Chapter one analyses the geneses of ethno-nationalism in postcolonial states by highlighting the three key elements of ethno-nationalist politics: the modernist response to primordial attachments in the process of nation-building, the active role and passive consequences of colonialism, and the influence of bourgeois and petty bourgeois classes under capitalism. Critically engaging with seminal scholarship in relevant fields by Clifford Geertz, Donald Horowitz, Antonio Gramsci, and Partha Chatterjee, my analysis in this chapter underscores that ethno-nationalism in postcolonial states is, to a great extent, the outcome of a combined force of all three elements. While the three elements highlighted in my analysis of ethno-nationalism are not exclusive aspects, ethno-nationalism in postcolonial states primarily draws on the elements of nation-building, colonialism, and capitalism. I substantiate this claim with the case of anticolonial nationalist movements in India. I demonstrate how conditions created by colonialism, capitalism, and the modernist vision of the nascent Indian state gave the nationalist movement an ethno-nationalist character that ultimately led to the partition of the country along religious lines.
Chapter 2 explores the recurring dramatic stereotype of the hungry servant in plays such as John Lyly’s Campaspe, Massinger’s The Bashful Lover and The Picture, and Shakespeare’s The Taming of the Shrew. It argues that the representation of hungry servants mystifies the conditions of the average servant’s existence, representing hunger resulting from deprivation as an insatiable appetite. It emphasises that this process of mystification is comic in function, binding the audience together through the production of normative laughter. But it also demonstrates that the servingman’s appetite could be deployed as a means to explore England’s nascent capitalist system. Lastly, the chapter considers the relationship between the hungry servant and gender. Although female servants are rarely driven by appetite, the representation of hungry male servants constitutes a significant means through which the theatre explored the complex relationships between husbands, wives and their servants.
This essay presents a historical and critical overview of the antebellum plantation romance, or novels written by southerners and those sympathetic to the slaveholding South that deliberately manage the representation of the plantation space for a broader reading public. These representations, in their attempts to shape the image of the U.S. South around the idea of a unified, pastoral community, are reliant on the networks that made plantation culture possible in the first place: global trading, the rise of industrialism, and, of course, slavery. As such, the plantation in works such as John Pendleton Kennedy’s Swallow Barn (1832), George Tucker’s The Valley of Shenandoah (1824), Maria J. McIntosh’s The Lofty and the Lowly (1852), and William Gilmore Simms’s Woodcraft (1852/54) emerges as a heterogeneous entity. With these dynamic elements at play, despite its perceived regional limitations, the genre of the southern plantation romance reveals the conflicting forces that were the main currents in nineteenth-century culture and society.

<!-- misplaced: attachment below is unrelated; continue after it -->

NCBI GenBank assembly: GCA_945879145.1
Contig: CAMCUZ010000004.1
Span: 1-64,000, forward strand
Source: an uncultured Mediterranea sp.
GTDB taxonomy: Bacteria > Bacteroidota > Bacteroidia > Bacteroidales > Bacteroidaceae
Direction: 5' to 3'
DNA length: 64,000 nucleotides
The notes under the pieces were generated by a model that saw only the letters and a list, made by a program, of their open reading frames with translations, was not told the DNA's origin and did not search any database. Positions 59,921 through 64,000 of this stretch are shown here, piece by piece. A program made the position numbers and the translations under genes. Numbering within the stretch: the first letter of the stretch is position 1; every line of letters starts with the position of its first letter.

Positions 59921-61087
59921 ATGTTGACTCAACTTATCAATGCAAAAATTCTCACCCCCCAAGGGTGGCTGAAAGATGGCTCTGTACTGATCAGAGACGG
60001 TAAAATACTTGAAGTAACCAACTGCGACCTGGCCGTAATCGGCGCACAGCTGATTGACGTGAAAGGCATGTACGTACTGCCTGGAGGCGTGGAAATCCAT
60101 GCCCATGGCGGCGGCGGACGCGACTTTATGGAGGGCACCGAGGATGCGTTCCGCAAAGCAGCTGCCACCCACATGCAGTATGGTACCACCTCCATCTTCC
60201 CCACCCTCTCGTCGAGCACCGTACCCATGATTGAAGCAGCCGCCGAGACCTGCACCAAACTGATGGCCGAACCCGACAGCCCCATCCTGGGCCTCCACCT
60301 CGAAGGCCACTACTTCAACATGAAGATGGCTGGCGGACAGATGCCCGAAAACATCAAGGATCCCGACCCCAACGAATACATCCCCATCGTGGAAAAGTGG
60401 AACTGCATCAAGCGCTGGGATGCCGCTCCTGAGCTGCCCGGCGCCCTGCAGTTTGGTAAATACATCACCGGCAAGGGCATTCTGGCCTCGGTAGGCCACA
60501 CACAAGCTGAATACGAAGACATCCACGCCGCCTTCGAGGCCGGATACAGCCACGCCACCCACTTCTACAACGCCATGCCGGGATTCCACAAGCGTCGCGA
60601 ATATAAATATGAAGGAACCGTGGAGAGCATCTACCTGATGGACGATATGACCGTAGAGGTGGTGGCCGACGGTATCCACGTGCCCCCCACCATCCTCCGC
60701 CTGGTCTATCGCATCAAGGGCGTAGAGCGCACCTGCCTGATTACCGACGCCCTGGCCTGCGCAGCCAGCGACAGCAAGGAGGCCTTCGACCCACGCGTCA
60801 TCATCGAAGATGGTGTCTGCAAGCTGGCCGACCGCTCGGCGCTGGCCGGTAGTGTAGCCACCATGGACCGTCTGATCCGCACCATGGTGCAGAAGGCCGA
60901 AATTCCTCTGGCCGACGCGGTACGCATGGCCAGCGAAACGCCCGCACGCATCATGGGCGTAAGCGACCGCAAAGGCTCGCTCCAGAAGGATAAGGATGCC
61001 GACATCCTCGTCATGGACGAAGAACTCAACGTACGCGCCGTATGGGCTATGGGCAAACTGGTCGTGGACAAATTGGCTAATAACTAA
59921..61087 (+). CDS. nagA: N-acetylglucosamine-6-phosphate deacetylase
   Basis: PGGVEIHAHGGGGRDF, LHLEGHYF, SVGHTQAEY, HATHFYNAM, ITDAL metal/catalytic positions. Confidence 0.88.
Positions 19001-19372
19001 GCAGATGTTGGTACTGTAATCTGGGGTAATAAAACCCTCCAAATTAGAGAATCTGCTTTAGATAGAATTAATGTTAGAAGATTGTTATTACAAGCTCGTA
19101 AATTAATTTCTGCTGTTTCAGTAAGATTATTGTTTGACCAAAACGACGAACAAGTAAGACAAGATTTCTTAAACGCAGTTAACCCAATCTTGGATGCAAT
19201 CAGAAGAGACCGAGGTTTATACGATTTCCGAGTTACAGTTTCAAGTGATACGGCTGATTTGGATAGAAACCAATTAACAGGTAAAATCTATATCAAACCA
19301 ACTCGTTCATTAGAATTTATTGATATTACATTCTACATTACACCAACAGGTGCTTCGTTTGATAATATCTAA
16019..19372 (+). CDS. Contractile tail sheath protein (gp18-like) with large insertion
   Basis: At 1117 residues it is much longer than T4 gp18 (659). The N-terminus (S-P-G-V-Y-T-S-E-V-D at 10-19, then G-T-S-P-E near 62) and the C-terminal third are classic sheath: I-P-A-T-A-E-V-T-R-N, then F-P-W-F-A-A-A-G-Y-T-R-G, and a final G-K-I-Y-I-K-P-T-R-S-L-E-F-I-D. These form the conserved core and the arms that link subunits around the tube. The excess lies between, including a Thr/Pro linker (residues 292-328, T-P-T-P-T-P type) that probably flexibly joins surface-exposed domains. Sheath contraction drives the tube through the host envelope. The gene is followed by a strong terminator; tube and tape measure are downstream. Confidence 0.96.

Silvestri interviews McCloskey about her forthcoming book, ‘Beyond Behaviorism, Positivism, and Neo-Institutionalism in Economics’, critical of recent economics, especially of neo-institutionalism. Neo-institutionalism uses the ugly character ‘Herr Max U’ as its central idea: the elevation of Prudence to the only virtue. Institutions are mainly intermediate, not ultimate, causes in society. Ethics, rhetoric, identity, ideology, and ideas matter. McCloskey's turn to defending liberalism is in the background of her critique of behaviorism, positivism, and neo-institutionalism as anti-liberal, reducing the analysis of people to a model of childish slaves. Liberalism is the theory of non-slave adults. Of the big ideas of the past few centuries, only liberalism treats people with suitable dignity, and permits them to have a go, and make others rich. Neo-institutionalism shares the two sins of modern Samuelsonian economics: a devotion of mere existence proofs; and a deviation to arbitrary tests of statistical ‘significance’. And in its tale of a rise of ‘capitalism’, it shares the errors of amateur economic history. The better word for the modern economic world of the Great Enrichment – fully 3,000% increases in real income per person – is ‘innovism’. Neo-institutionalism, as the method of historical economics, must be replaced by ‘Humanomics’.
Chapter 5 explores the relationship between material insecurity and publics in Kenya. It provides empirical insight into the relationship between welfare and publics in a postcolonial context. Material wellbeing was a constant concern for the average resident in Mombasa. More widely in Kenya, and built up through the British colonial state, welfare has been a source of political grievance or advantage, as well as an individual concern. This has resulted in a contradictory and contingent relationship between welfare, and the nature and scope of everyday publics. For men, idleness was an opportunity to participate in political and public discussion. Unemployment and insecurity also become the subject of public concern, attributed to disadvantage in systems of political patronage. Equally, individuals would easily turn away from public discussion when money was at stake.